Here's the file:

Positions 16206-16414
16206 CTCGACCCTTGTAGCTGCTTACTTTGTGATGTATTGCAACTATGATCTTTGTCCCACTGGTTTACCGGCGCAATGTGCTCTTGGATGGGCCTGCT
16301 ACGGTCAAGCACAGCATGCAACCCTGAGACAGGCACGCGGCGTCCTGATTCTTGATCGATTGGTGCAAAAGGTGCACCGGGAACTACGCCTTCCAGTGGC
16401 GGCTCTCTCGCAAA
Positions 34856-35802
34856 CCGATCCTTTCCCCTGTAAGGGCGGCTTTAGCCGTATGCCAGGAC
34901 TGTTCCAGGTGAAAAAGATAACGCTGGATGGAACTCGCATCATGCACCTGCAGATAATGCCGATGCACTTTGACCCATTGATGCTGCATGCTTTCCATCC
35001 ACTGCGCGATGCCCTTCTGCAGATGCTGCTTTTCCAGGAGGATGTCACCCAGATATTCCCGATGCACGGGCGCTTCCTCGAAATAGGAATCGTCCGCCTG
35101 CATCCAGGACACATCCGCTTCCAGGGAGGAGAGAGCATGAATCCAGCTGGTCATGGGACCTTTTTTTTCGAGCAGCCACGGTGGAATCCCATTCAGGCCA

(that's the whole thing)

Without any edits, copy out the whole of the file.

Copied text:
Positions 16206-16414
16206 CTCGACCCTTGTAGCTGCTTACTTTGTGATGTATTGCAACTATGATCTTTGTCCCACTGGTTTACCGGCGCAATGTGCTCTTGGATGGGCCTGCT
16301 ACGGTCAAGCACAGCATGCAACCCTGAGACAGGCACGCGGCGTCCTGATTCTTGATCGATTGGTGCAAAAGGTGCACCGGGAACTACGCCTTCCAGTGGC
16401 GGCTCTCTCGCAAA
Positions 34856-35802
34856 CCGATCCTTTCCCCTGTAAGGGCGGCTTTAGCCGTATGCCAGGAC
34901 TGTTCCAGGTGAAAAAGATAACGCTGGATGGAACTCGCATCATGCACCTGCAGATAATGCCGATGCACTTTGACCCATTGATGCTGCATGCTTTCCATCC
35001 ACTGCGCGATGCCCTTCTGCAGATGCTGCTTTTCCAGGAGGATGTCACCCAGATATTCCCGATGCACGGGCGCTTCCTCGAAATAGGAATCGTCCGCCTG
35101 CATCCAGGACACATCCGCTTCCAGGGAGGAGAGAGCATGAATCCAGCTGGTCATGGGACCTTTTTTTTCGAGCAGCCACGGTGGAATCCCATTCAGGCCA